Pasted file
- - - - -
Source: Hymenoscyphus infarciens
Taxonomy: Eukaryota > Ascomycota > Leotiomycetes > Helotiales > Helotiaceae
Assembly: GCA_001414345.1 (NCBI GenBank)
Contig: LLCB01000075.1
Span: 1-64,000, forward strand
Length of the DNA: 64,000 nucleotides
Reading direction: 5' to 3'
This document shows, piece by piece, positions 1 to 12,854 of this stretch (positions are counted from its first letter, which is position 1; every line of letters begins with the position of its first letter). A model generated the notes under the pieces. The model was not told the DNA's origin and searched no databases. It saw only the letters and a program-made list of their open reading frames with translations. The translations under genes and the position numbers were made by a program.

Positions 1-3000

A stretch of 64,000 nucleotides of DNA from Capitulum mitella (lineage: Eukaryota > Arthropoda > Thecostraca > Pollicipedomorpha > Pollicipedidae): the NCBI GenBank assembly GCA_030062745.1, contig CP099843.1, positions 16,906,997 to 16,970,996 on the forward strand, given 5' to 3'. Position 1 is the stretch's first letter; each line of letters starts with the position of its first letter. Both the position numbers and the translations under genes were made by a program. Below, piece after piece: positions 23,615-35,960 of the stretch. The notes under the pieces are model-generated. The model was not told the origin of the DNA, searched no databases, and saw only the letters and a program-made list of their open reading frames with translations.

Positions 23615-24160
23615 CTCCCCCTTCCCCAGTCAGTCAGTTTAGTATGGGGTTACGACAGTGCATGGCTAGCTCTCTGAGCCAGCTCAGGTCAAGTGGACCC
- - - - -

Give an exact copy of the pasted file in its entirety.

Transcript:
Source: Hymenoscyphus infarciens
Taxonomy: Eukaryota > Ascomycota > Leotiomycetes > Helotiales > Helotiaceae
Assembly: GCA_001414345.1 (NCBI GenBank)
Contig: LLCB01000075.1
Span: 1-64,000, forward strand
Length of the DNA: 64,000 nucleotides
Reading direction: 5' to 3'
This document shows, piece by piece, positions 1 to 12,854 of this stretch (positions are counted from its first letter, which is position 1; every line of letters begins with the position of its first letter). A model generated the notes under the pieces. The model was not told the DNA's origin and searched no databases. It saw only the letters and a program-made list of their open reading frames with translations. The translations under genes and the position numbers were made by a program.

Positions 1-3000

A stretch of 64,000 nucleotides of DNA from Capitulum mitella (lineage: Eukaryota > Arthropoda > Thecostraca > Pollicipedomorpha > Pollicipedidae): the NCBI GenBank assembly GCA_030062745.1, contig CP099843.1, positions 16,906,997 to 16,970,996 on the forward strand, given 5' to 3'. Position 1 is the stretch's first letter; each line of letters starts with the position of its first letter. Both the position numbers and the translations under genes were made by a program. Below, piece after piece: positions 23,615-35,960 of the stretch. The notes under the pieces are model-generated. The model was not told the origin of the DNA, searched no databases, and saw only the letters and a program-made list of their open reading frames with translations.

Positions 23615-24160
23615 CTCCCCCTTCCCCAGTCAGTCAGTTTAGTATGGGGTTACGACAGTGCATGGCTAGCTCTCTGAGCCAGCTCAGGTCAAGTGGACCC